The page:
The Lemosho Route is considered one of the most beautiful routes, and is often referred to as the “Lemon” route. The route is less crowded than the Marangu and Machame Routes and has a higher success rate. The Lemosho Route takes 7-8 days to complete.
Lemosho offers spectacular view of the mountain’s different faces and is regarded as the most scenic route on Kilimanjaro. It is our preferred route because it strikes the perfect combination between little traffic, beautiful scenery, and a high rate of summit success. Lemosho is therefore highly recommended. Lemosho is used by most of our clients.
After traveling for about 4 hours from Moshi, we arrive at the Londorossi Gate, where you must complete the entry procedures. After that, proceed to the Lemosho trail head. When we arrive at the trek starts, we begin trekking through vegetation to the first camp site.
On the trail leading out of the rain forest and onto a savannah of tall grasses, heather, and volcanic rock covered in lichen beards, we continue. We reach the Shira Ridge before descending gently to Shira 1 Camp as we ascend through the verdant rolling slopes and cross various streams. Here, across the plateau, we receive our first view of Kibo.
We spend the entire day exploring the Shira Plateau. A leisurely stroll through moorland meadows leads to Shira 2 Camp. Then we leave the main trail and head off to Moir Hut, a remote location at the foot of Lent Hills. Lent Hills offers a wide range of treks, making this a fantastic chance to acclimate. One of the highest plateaus in the planet is the Shira Plateau.
We start the day by ascending a mountain and then move southeast in the direction of the 300-foot-tall Lava Tower, a volcanic rock formation. We drop to an elevation of 13,000 feet before entering the unusual but lovely Senecio Forest. Even if you start and end each day at the same level, spending time at a higher altitude helps your body adjust to the higher altitude.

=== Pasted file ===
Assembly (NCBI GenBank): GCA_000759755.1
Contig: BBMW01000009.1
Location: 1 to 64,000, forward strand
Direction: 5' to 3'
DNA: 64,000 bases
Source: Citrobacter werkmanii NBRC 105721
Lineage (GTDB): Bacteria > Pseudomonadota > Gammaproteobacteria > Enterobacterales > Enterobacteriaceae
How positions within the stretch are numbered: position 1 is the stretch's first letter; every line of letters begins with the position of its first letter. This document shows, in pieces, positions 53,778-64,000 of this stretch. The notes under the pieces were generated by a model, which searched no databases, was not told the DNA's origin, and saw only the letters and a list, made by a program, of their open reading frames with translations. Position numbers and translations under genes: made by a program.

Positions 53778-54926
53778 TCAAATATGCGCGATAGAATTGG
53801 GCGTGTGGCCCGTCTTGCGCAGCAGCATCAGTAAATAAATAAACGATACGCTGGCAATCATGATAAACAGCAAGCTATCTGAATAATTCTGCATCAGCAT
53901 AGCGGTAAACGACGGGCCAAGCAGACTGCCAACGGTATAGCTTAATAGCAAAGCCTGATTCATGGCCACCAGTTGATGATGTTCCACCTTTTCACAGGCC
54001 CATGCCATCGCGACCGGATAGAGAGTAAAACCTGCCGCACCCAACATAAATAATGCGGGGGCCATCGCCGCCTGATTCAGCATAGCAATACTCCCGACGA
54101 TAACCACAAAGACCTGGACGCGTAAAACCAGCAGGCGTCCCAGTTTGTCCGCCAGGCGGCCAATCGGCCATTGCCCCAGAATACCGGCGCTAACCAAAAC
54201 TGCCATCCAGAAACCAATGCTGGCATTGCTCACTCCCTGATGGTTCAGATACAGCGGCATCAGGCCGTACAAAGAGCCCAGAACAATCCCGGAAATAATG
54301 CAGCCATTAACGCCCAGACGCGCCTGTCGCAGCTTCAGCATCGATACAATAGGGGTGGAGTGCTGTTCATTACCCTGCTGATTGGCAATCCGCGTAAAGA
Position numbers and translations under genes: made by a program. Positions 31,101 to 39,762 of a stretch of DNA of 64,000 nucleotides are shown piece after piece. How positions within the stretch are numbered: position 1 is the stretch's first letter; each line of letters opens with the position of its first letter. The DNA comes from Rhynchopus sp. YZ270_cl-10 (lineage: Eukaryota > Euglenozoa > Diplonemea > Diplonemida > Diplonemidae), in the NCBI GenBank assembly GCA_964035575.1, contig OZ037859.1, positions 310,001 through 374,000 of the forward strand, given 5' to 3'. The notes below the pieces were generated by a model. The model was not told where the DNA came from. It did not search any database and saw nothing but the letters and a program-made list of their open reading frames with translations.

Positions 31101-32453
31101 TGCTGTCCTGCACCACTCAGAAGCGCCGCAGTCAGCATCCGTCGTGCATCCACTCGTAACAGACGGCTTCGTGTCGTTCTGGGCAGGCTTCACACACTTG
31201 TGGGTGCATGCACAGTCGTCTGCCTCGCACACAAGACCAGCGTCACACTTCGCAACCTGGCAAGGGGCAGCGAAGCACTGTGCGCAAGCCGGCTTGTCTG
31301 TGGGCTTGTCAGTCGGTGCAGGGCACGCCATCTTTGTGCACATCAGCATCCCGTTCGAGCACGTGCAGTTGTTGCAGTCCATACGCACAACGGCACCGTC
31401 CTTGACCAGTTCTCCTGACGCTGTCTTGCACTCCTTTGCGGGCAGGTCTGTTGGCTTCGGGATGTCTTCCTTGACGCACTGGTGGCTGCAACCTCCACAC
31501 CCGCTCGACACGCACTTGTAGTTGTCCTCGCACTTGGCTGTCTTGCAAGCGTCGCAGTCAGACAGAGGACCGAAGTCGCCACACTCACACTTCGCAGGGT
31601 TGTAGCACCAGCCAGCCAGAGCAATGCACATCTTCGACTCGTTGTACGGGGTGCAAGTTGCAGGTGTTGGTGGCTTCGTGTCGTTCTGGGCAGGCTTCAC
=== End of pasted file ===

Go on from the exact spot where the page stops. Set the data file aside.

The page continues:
We start the day by making our way down a gully to the Great Barranco Wall’s base. Then we up the approximately 900-foot cliff, which is not technically difficult. We travel through a number of hills and valleys after leaving the top of the Barranco Wall before making a sudden turn into the Karanga Valley. We have one more tough ascent before we reach Karanga Camp. Acclimatization is the goal of today’s shorter day.
After leaving Karanga, we arrive at the intersection where the Mweka Trail joins it. We keep going up the steep slope to Barafu Hut. You have now finished the Southern Circuit, which provides views of the peak from a variety of positions. We set up camp here, take a nap, and eat a leisurely dinner before the summit day. From here, one can see Mawenzi and Kibo, the two summits.
We start the ascent very early in the morning (about midnight). The hardest part of the walk both physically and mentally is this section. At this altitude and time of day, the wind and cold can be very strong. We climb in the dark for several hours, stopping frequently but only briefly. You will be rewarded with the most breathtaking sunrise you are ever likely to see approaching Mawenzi Peak close to Stella Point (18,900 feet). Finally, we reach Uhuru Peak, which is both Mount Kilimanjaro’s and Africa’s highest point.
We now begin our descent from the summit, going straight down to the Mweka Hut campsite while pausing at Barafu for lunch. Trekking poles are helpful because the terrain is fairly rocky and can be quite taxing on the knees. Due to its location in the upper forest, Mweka Camp may experience late-afternoon mist or rain. We have our final meal on the mountain later in the evening before a well-earned rest.
We continue the descent to Mweka Gate on our final day, where we pick up the summit certificates. It could be muddy and damp at lower altitudes. We go another hour to Mweka Village from the gate. We’ll be picked up by a car at Mweka Village and taken back to Arusha.